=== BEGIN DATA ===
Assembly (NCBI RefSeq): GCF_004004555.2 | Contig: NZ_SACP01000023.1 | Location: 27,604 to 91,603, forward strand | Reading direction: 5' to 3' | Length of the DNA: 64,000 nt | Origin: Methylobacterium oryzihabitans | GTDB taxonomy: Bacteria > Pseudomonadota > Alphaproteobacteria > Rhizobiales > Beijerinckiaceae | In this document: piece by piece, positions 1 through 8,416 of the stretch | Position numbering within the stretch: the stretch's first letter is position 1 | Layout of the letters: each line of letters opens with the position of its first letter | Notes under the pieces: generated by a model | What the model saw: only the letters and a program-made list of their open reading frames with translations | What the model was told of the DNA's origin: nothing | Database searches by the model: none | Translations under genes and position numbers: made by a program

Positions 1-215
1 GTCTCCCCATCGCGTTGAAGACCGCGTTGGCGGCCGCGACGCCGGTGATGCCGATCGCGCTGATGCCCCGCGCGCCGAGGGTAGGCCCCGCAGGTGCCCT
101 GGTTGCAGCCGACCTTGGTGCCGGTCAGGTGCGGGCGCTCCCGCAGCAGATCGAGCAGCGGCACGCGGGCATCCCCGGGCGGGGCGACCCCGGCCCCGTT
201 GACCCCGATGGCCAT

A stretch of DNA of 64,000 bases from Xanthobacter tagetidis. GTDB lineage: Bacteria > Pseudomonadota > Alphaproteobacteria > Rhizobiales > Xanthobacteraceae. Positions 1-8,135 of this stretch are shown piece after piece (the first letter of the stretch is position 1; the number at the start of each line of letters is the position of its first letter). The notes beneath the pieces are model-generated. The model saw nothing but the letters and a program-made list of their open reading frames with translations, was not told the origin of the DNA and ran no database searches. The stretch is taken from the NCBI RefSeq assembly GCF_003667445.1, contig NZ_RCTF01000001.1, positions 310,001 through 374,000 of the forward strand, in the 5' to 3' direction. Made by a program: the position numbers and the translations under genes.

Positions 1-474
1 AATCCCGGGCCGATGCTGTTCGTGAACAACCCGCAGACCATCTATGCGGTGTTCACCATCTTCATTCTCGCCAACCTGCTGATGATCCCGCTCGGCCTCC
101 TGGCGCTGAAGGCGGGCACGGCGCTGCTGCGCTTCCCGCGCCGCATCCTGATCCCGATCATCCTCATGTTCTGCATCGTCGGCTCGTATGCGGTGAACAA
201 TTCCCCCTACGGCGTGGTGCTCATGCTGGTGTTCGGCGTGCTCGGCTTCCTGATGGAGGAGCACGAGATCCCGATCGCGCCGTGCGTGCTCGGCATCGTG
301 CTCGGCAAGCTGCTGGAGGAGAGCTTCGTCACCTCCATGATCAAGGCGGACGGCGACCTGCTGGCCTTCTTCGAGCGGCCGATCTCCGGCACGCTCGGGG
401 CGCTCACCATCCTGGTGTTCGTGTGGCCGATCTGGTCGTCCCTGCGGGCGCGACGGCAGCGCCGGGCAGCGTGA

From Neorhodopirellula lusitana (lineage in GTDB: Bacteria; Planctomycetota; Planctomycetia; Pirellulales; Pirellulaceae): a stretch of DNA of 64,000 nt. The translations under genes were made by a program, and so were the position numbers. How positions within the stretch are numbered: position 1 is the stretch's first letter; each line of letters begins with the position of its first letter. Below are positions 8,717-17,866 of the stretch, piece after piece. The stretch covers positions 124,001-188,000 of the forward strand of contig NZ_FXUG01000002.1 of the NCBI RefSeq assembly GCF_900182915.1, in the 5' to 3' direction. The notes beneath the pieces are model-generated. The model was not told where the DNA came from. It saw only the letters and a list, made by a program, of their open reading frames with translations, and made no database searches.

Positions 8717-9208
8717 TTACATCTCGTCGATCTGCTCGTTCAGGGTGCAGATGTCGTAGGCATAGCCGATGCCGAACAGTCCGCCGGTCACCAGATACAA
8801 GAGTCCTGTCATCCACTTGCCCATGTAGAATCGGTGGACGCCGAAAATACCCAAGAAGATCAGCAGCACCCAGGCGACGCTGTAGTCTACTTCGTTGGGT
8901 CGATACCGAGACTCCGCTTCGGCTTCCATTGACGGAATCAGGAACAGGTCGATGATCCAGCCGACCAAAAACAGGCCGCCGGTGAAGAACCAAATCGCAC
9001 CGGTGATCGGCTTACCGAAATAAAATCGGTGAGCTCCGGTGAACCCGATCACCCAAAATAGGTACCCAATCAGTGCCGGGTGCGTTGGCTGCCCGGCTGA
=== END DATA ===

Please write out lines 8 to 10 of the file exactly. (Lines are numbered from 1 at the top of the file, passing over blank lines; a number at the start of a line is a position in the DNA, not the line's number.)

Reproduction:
1 AATCCCGGGCCGATGCTGTTCGTGAACAACCCGCAGACCATCTATGCGGTGTTCACCATCTTCATTCTCGCCAACCTGCTGATGATCCCGCTCGGCCTCC
101 TGGCGCTGAAGGCGGGCACGGCGCTGCTGCGCTTCCCGCGCCGCATCCTGATCCCGATCATCCTCATGTTCTGCATCGTCGGCTCGTATGCGGTGAACAA
201 TTCCCCCTACGGCGTGGTGCTCATGCTGGTGTTCGGCGTGCTCGGCTTCCTGATGGAGGAGCACGAGATCCCGATCGCGCCGTGCGTGCTCGGCATCGTG